So millions of years later my dog still gobbles down her food, even though she's the only dog in our house and she has all the time in the world to eat.

We better not let too many aliens into the country; they might take American jobs. Don't give too much to those who have no food; it might be a drain on the economy. Don't make prescriptions affordable to all people it might upset stockholders. Hold on tight to what we have. Reality is a fixed commodity. After all life is a zero sum game. If I give to you, I am diminished. Any of this sound familiar?

A teacher spent 30 years teaching elementary school. How could she do that without burning out? Many folks can't last that long in a role that requires constant giving, because overtime they burn out having nothing left to give.

How did this teacher manage to keep from going down the path to burnout? When asked this question the teacher said, "I've found that love is a renewable resource. The more you give it away, the more you get. 'As someone said in giving you receive.'" As she gave love, she received it back many times over.

There is a story about a pastor who talks about one of his parishioners. The parishioner, who was known to be one of the biggest givers to the church, was asked why he gave to the church. He said, "Well, I've found that the more I give the more I get."

At first this statement bothered the pastor. Did he mean to say that if you give money to the church you would get more money back?

No, he said that his giving was never as much as he could give, that in giving away some of his money for God's work, he had received a great joy and satisfaction at being part of God's work. True joy comes from giving, whether it is money, our time, or our talents. When you give a child a birthday present don't you feel an indescribable joy when they tear it open, scream with joy, and jump up into your lap to hug you. As you give love in whatever form, you receive it back many times over. I think we would all do well in following the advice of John Wesley when speaking of how God blesses us, "gain all you can, save all you can, and give all you can."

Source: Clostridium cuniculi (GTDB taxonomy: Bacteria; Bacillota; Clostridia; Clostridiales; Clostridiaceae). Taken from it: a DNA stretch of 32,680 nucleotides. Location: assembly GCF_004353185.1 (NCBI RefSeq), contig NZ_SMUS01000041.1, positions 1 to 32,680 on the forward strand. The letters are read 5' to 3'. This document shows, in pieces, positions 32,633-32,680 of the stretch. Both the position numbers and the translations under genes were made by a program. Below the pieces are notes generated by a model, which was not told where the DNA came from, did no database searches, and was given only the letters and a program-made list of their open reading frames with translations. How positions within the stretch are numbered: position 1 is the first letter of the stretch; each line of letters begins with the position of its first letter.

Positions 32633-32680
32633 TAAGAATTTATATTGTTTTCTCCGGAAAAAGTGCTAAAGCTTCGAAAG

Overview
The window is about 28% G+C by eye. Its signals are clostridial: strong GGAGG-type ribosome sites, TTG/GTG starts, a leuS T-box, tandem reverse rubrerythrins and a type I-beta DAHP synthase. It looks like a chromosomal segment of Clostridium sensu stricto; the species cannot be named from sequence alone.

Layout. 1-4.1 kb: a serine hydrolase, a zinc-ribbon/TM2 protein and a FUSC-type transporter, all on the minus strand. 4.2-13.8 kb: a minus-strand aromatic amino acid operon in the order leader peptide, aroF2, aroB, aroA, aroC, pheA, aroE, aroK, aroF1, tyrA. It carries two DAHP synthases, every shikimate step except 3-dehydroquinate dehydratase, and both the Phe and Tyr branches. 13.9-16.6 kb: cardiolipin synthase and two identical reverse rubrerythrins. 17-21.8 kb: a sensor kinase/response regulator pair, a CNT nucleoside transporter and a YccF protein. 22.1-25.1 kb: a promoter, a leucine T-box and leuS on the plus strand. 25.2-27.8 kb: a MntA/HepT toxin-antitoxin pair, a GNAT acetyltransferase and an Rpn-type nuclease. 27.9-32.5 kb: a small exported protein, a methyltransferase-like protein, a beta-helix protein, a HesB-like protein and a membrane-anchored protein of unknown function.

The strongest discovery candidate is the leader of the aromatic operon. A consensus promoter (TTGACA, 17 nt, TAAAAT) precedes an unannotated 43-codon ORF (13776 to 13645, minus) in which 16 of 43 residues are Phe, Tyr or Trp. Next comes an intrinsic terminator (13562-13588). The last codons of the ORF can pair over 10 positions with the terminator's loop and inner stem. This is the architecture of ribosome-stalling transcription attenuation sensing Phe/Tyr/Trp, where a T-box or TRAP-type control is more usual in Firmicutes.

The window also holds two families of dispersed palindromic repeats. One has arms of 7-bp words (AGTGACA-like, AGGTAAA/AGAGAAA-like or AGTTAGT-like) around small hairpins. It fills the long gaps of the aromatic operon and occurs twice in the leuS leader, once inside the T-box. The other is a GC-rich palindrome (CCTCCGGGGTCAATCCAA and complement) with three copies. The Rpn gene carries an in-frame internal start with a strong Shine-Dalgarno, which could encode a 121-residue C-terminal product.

Gain all you can in a responsible, ethical, and moral way, while balancing all the priorities of life. Save all you can to avoid debt and to be able to take care of your families, yourself, and others, over our lifetime. And give in love all you can to bless others as God has blessed us using the biblical standard of giving 10% of all we receive from God as the minimum.

In a few moments we will share the Lord's Supper together. During this Holy moment Jesus invites us to his table where he gives of himself completely as he takes a single loaf of bread and a chalice of Juice, and feeds every one of us.

We will leave his table filled and nourished with all the love and grace our hearts can receive. And when we're through, there will be food left for others.

Jesus unconditionally gives us his love, knowing he will receive love in return through our service to him, as we serve and love others in his name. [PAUSE]

When will we learn to trust Jesus? When will we learn some of his demonstrative, vast, gracious lessons? When will we stop guarding, hoarding, keeping, and clutching, and instead show the openhanded gesture of generosity?

We come into this world with a sense of scarcity, holding on tight, refusing to let go. But by the grace of God, we can learn another way. We can see that all we have, and all that we are, is but a gift of an incredibly generous God who simply asks us to respond to our sisters and brothers in the same gracious and generous spirit.

Let us pray. Lord, we thank you for loving us so much that you placed us in such a wonderful, abundant world, overflowing with signs of your love and grace. For the beauty of the earth, experienced on a bright summer day like this one, we give thanks. For our families and friends, our homes, and the daily gifts of food, and freedom from fear, and all the other ways you bless us, we give thanks.

Give us gratitude for all your gifts, O God, and give us a sense of responsibility. Make givers of us. Help us to overflow with love and generosity toward others, particularly those in need. Let us give, in some small portion, from the rich abundance that we have been given. Through Christ we pray. Amen.

Read other messages by Pastor Wade